To bolster trade links between the United Arab Emirates and West Africa, Emirates SkyCargo has commenced weekly service to Ghana. The Dubai-based carrier will fly a Boeing 747-400F capable of carrying 117 tonnes to Kotoka International Airport every Friday.
The aircraft will route through Lome, Togo, on the outbound flight and return to Dubai International Airport after stopping at Frankfurt Airport, an Emirates SkyCargo spokesman revealed. Commodities from Ghana will then be dispersed from Dubai to Europe, the Middle East, Asia and the U.S.
This route will complement the carrier’s weekly Airbus A330-200 passenger service to Accra, which offers a belly-hold freight capacity of 120 tonnes. What’s more, Hiran Perera, Emirates’ senior vice president of cargo planning and freighters, said boosting capacity to Ghana was an easy decision.
“Ghana is booming at the moment — exporting items such as oil and gas equipment, pineapples, mangoes, a variety of vegetables, fresh fish and lobsters — so strengthening our commitment to West Africa with the introduction of this weekly freighter makes great business sense,” Perera said in a statement.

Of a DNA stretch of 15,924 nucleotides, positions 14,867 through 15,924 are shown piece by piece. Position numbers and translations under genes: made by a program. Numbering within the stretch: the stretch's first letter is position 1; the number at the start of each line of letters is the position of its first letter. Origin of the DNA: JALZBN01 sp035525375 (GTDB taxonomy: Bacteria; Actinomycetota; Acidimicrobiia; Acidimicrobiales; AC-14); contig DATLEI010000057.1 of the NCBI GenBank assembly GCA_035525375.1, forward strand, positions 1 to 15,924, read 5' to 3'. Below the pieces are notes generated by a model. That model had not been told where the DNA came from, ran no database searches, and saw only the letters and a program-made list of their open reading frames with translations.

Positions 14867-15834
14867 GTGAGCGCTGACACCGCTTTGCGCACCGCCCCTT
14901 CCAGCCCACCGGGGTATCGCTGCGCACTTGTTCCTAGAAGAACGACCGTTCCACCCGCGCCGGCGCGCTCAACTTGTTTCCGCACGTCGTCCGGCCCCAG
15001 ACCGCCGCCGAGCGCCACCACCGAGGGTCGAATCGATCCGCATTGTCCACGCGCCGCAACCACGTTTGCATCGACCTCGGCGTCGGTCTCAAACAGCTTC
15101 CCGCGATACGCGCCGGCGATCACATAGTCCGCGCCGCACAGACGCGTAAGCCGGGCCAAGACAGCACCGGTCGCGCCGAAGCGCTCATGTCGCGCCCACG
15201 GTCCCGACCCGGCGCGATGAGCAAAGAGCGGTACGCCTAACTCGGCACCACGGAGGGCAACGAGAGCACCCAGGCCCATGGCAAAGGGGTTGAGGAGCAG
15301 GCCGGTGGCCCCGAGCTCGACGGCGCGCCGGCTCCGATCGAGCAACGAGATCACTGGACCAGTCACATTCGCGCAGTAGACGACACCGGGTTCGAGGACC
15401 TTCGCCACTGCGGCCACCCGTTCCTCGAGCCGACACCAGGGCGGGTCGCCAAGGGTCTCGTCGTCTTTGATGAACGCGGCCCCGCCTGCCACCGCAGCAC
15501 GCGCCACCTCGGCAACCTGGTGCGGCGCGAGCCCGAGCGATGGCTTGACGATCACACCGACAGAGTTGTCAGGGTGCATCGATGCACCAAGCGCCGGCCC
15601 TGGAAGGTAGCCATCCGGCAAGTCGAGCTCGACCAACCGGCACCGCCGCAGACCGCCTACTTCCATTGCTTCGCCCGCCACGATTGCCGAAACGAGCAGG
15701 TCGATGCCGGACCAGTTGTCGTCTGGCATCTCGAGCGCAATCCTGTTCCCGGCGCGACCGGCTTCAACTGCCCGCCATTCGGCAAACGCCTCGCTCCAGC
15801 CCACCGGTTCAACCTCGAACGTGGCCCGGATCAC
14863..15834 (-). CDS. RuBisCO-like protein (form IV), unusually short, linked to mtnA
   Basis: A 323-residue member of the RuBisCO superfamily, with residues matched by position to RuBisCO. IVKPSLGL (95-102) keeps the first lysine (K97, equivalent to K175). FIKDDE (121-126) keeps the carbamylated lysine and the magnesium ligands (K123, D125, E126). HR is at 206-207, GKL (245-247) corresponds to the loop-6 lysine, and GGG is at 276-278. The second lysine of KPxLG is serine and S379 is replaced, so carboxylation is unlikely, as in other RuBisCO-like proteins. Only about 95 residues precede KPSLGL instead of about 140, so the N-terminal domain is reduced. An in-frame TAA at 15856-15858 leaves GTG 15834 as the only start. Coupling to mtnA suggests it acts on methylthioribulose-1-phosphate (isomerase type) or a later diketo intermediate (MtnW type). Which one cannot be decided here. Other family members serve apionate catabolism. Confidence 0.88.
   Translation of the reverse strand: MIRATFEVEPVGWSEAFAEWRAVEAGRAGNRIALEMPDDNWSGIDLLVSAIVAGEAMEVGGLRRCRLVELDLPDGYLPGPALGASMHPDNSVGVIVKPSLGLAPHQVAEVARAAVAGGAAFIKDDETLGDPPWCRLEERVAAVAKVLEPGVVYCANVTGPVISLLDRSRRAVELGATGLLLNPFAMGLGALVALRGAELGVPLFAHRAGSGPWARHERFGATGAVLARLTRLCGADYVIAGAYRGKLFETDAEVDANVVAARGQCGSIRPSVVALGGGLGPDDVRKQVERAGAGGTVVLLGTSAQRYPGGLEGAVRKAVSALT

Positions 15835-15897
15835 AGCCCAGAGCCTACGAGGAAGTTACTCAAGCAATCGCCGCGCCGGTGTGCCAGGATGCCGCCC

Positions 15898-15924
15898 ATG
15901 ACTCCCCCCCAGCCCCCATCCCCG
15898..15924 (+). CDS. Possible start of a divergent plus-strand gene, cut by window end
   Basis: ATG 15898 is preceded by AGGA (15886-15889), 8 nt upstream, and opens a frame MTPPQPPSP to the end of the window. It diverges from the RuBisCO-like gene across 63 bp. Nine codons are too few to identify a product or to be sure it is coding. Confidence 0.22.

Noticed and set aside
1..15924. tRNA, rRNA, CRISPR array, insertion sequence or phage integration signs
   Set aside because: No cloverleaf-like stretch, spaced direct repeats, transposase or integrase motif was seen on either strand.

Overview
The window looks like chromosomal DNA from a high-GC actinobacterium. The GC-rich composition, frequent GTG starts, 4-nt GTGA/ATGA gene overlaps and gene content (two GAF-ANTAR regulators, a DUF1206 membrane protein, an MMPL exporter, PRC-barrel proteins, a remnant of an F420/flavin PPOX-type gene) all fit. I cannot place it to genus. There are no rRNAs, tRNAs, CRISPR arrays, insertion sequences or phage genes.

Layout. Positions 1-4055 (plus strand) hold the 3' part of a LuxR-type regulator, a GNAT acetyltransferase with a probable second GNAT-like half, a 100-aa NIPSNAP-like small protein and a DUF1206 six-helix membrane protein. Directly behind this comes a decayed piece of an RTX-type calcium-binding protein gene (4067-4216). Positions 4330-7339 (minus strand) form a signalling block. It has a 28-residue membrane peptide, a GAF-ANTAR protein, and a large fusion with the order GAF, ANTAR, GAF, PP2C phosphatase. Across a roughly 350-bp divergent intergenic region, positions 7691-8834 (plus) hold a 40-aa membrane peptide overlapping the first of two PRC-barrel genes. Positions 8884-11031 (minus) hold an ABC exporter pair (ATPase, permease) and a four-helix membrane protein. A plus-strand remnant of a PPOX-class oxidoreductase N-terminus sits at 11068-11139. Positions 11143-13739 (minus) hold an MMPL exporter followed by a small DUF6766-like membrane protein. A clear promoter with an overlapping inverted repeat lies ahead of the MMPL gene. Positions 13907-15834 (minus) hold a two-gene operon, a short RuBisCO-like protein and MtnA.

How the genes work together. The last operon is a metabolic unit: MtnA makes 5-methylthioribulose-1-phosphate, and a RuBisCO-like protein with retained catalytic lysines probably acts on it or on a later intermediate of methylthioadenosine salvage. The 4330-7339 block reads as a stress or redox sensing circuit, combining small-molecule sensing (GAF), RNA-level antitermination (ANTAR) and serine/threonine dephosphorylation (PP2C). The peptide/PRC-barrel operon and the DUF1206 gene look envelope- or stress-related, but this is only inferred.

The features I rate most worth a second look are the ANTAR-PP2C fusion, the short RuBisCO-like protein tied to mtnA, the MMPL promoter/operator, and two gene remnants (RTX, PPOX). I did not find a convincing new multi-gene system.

Routing the aircraft through Frankfurt is another prudent decision, company officials maintained. They expect these flights to be inundated with machinery, car parts and general merchandise.
The fact that Ghana is growing as a consumer market will also boost freight operations, industry insiders explained. Key items bound for the nation include pharmaceuticals from Europe, electrical equipment, and clothing and mobile phones manufactured in Asia.
Ghana isn’t the only destination Emirates SkyCargo officials have set their sights on, however. The carrier will commence service next year to Lusaka, Zambia; Harare, Zimbabwe; Rio de Janeiro; Buenos Aires; Dublin; Dallas; and Seattle. The African and U.S. routes are of particular importance to the airline, Pradeep Kumar, Emirates’ senior vice president of cargo revenue optimization and systems, told Air Cargo World.
“West Asia/Asia-Pacific accounts for more than half of the cargo we carry, but we anticipate sustained growth throughout Africa and expect Lusaka and Harare to contribute,” Kumar said. “We also have further potential for growth in the U.S. with the addition of Dallas and Seattle to the network.”